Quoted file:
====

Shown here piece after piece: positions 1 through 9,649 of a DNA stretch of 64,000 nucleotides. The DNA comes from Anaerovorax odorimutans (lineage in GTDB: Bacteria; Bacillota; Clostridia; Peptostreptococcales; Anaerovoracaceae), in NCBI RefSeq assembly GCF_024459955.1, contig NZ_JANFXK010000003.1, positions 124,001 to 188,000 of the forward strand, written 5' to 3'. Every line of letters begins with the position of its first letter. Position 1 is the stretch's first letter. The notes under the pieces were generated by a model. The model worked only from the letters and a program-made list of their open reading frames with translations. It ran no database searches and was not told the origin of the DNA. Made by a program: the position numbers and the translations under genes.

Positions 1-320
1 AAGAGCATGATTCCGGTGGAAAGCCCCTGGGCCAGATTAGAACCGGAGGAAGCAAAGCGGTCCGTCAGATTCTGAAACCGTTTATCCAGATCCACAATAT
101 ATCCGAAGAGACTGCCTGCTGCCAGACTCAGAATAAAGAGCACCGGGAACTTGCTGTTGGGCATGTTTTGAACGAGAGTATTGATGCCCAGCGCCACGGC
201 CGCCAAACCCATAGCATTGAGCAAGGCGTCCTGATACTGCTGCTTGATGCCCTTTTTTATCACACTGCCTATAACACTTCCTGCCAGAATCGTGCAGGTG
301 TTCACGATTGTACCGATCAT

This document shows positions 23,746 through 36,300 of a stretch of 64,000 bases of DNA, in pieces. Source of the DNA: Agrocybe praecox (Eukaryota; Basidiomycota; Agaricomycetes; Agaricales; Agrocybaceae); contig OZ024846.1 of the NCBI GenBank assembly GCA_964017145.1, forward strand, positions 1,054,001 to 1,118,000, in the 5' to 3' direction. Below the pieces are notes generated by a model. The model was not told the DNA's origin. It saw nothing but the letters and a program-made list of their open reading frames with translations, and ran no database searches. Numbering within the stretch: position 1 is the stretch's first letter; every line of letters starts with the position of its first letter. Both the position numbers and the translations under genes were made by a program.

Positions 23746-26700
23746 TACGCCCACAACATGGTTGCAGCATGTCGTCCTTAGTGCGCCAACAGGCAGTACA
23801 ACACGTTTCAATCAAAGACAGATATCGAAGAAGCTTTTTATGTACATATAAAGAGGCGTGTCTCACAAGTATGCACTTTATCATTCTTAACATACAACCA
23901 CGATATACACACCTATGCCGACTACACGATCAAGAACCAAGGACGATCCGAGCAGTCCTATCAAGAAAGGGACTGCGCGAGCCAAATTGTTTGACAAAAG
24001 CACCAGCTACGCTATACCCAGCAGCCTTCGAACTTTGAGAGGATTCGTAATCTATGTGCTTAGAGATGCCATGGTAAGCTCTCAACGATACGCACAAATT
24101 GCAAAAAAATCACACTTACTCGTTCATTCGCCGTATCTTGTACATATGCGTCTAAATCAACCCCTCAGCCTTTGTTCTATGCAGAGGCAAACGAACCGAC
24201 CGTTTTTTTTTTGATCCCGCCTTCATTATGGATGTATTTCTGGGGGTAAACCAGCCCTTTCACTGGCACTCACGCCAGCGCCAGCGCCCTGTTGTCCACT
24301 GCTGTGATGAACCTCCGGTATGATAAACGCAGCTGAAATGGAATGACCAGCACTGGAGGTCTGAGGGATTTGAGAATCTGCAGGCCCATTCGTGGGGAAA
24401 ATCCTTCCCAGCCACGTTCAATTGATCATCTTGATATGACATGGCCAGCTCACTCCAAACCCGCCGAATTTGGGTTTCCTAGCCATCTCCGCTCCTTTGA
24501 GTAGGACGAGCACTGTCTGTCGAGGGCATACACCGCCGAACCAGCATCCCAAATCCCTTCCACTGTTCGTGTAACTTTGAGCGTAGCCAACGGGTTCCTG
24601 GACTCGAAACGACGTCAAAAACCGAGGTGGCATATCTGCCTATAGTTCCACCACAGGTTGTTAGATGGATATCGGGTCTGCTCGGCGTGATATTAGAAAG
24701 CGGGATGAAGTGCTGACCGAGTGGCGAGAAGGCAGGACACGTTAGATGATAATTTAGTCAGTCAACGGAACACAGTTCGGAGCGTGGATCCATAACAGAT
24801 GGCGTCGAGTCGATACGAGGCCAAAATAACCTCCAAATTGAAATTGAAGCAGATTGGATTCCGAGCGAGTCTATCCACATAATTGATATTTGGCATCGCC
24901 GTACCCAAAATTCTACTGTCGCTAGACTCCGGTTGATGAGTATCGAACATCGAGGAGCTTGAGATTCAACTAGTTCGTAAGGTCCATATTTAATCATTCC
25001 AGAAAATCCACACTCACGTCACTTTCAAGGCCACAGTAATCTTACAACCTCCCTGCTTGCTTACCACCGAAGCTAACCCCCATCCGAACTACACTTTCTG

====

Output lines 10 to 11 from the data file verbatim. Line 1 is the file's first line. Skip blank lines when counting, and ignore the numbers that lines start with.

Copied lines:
23801 ACACGTTTCAATCAAAGACAGATATCGAAGAAGCTTTTTATGTACATATAAAGAGGCGTGTCTCACAAGTATGCACTTTATCATTCTTAACATACAACCA
23901 CGATATACACACCTATGCCGACTACACGATCAAGAACCAAGGACGATCCGAGCAGTCCTATCAAGAAAGGGACTGCGCGAGCCAAATTGTTTGACAAAAG